This range is apparent in Benson’s first collection, The Room in the Tower and Other Stories, published in 1912. There are a few conventional ghost stories – all beautifully done, mind – and the influence of James is apparent in ‘The Other Bed’, a premise not a million miles from ‘Oh, Whistle, and I'll Come to You, My Lad’. The Kiplingesque ‘At Abdul Ali’s Grave’ belongs in the tradition of the imperial gothic; ‘The Terror By Night’ follows the Victorian stereotype of the apparition of a loved one appearing at the moment they die elsewhere, ‘The Bus Conductor’ is a warning from beyond, and ‘The Cat’ feels like Poe and Le Fanu in an updated setting. But there any hint of cliché ends. The title story, ‘The Room in the Tower’, is a surreal tour de force concentrated upon a recurring dream that has haunted the protagonist since childhood. And as he ages, so do the figures in the dream, the unifying factor being the voice of a schoolfriend’s mother (even after her death in the dream narrative). ‘Jack will show you your room,’ she always tells him, ‘I have given you the room in the tower.’ The dreamer never reaches the tower; all he knows is that a thing of nameless dread and malignant evil awaits him there. Then, on a visit to a friend in the country, he realises that this is the place he’s been dreaming of all those years. I won’t tell you what waits in the tower. You’ll just have to read it.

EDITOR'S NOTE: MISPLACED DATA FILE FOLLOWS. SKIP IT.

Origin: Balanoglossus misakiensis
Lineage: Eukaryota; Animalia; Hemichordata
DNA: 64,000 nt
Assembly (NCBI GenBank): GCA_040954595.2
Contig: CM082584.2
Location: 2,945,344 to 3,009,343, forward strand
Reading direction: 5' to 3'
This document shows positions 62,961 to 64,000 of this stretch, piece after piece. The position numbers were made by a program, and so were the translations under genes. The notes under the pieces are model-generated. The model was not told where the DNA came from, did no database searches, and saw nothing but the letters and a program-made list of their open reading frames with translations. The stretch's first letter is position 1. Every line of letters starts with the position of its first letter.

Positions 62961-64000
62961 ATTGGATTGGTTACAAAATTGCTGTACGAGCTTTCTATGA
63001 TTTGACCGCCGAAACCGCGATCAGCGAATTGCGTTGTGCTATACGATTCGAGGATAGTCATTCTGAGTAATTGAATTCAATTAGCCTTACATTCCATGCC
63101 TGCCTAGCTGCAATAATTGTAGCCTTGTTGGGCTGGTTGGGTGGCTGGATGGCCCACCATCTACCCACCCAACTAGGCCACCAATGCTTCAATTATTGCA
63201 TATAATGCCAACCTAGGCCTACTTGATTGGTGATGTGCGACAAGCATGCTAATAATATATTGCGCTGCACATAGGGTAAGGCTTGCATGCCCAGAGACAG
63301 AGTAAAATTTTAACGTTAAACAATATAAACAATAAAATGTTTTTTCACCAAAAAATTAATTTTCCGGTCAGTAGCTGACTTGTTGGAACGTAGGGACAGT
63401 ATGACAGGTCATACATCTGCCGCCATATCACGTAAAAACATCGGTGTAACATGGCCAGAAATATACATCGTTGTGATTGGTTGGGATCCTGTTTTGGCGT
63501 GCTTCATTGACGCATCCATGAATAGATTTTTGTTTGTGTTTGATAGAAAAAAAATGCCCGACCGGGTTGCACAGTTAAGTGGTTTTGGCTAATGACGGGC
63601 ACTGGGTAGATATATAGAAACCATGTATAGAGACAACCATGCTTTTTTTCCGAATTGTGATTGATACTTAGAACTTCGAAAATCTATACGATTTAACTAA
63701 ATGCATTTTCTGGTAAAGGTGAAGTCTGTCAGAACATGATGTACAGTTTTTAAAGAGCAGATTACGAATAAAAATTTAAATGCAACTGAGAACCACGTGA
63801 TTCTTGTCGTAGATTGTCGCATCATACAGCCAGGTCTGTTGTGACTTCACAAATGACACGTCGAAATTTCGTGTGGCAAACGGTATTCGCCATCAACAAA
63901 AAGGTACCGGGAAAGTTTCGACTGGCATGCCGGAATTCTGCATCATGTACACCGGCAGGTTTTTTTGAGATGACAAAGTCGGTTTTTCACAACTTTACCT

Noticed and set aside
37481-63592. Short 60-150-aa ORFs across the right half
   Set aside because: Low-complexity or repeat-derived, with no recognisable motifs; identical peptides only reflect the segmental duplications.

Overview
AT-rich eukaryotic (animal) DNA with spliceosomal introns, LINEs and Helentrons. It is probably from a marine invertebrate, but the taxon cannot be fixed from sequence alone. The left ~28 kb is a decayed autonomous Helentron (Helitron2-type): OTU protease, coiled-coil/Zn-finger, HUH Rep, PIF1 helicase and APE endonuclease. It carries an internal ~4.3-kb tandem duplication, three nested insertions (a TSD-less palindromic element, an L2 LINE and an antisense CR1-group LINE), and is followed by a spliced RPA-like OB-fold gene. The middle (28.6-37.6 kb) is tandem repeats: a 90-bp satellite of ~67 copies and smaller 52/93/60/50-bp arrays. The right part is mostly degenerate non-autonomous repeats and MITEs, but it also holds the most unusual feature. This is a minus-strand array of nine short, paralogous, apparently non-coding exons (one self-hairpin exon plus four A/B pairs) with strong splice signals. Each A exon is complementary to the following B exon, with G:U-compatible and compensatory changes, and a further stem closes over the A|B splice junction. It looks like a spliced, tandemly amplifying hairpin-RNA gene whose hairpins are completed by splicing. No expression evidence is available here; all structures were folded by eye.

The other stories are similarly fresh, imaginative, and horrible. ‘Gavon’s Eve’, ‘The Shootings of Achnaleish’, and ‘Between the Lights’ draw on Scottish folk tales of witchcraft, fairies, and were folk. ‘Outside the Door’ and ‘The House with the Brick-Kiln’ suggest that the fabric of buildings can record and replay intense emotional experiences, such as the act of murder or being murdered, decades before Nigel Kneale popularised the theory in the 1972 BBC ghost story The Stone Tape. As a friend tells the narrator of ‘Outside the Door’, in which an Elizabethan woman eternally staggers across a landing and down the stairs in a vain attempt to evade her killers after being fatally stabbed:

‘The atmosphere has somehow been charged with the scene, and the scene in whole or part repeats itself, though under what laws we do not know, just as a phonograph will repeat, when properly handled, what has been said into it.’

This is a theory that clearly fascinated Benson, and he returned to it in many stories, often using the metaphor of radio: ‘these wireless messages to the receivers that were in tune with them’. He was also refreshingly broadminded about mediums and seances, neither swallowing the whole thing as had Conan Doyle, or discounting it completely as a fraud. Sometimes he sent up Spiritualists, sometimes he proved them right. Sometimes, as in his story ‘Spinach’ (Spook Stories), he does both, when two naïve and unknowingly fake mediums find themselves briefly channelling the real thing. ‘The Confession of Charles Linkworth’ and ‘The Dust Cloud’, meanwhile, juxtapose new technology with the supernatural through a haunted telephone and a hanged man, and the apparition of a fatal car crash. Then the stories get really weird…